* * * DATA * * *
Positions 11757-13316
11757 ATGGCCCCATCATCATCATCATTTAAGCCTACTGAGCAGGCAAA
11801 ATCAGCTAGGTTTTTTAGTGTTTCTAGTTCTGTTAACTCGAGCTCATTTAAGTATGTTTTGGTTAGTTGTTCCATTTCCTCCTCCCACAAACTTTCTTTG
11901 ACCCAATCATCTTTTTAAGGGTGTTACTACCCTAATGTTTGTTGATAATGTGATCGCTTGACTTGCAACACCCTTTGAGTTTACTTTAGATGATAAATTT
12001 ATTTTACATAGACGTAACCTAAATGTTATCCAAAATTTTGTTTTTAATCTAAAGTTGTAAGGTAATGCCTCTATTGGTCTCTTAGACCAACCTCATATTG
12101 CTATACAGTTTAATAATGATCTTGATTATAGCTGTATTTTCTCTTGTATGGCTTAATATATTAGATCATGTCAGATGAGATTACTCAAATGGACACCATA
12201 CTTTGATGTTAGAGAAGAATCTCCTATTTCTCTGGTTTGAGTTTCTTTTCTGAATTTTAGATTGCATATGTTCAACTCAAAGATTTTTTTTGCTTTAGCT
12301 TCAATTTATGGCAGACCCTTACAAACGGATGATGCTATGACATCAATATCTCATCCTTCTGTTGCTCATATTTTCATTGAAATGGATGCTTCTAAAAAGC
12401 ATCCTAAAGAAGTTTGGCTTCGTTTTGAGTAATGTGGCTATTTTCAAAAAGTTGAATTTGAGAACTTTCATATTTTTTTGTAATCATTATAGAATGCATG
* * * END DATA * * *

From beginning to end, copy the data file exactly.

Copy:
Positions 11757-13316
11757 ATGGCCCCATCATCATCATCATTTAAGCCTACTGAGCAGGCAAA
11801 ATCAGCTAGGTTTTTTAGTGTTTCTAGTTCTGTTAACTCGAGCTCATTTAAGTATGTTTTGGTTAGTTGTTCCATTTCCTCCTCCCACAAACTTTCTTTG
11901 ACCCAATCATCTTTTTAAGGGTGTTACTACCCTAATGTTTGTTGATAATGTGATCGCTTGACTTGCAACACCCTTTGAGTTTACTTTAGATGATAAATTT
12001 ATTTTACATAGACGTAACCTAAATGTTATCCAAAATTTTGTTTTTAATCTAAAGTTGTAAGGTAATGCCTCTATTGGTCTCTTAGACCAACCTCATATTG
12101 CTATACAGTTTAATAATGATCTTGATTATAGCTGTATTTTCTCTTGTATGGCTTAATATATTAGATCATGTCAGATGAGATTACTCAAATGGACACCATA
12201 CTTTGATGTTAGAGAAGAATCTCCTATTTCTCTGGTTTGAGTTTCTTTTCTGAATTTTAGATTGCATATGTTCAACTCAAAGATTTTTTTTGCTTTAGCT
12301 TCAATTTATGGCAGACCCTTACAAACGGATGATGCTATGACATCAATATCTCATCCTTCTGTTGCTCATATTTTCATTGAAATGGATGCTTCTAAAAAGC
12401 ATCCTAAAGAAGTTTGGCTTCGTTTTGAGTAATGTGGCTATTTTCAAAAAGTTGAATTTGAGAACTTTCATATTTTTTTGTAATCATTATAGAATGCATG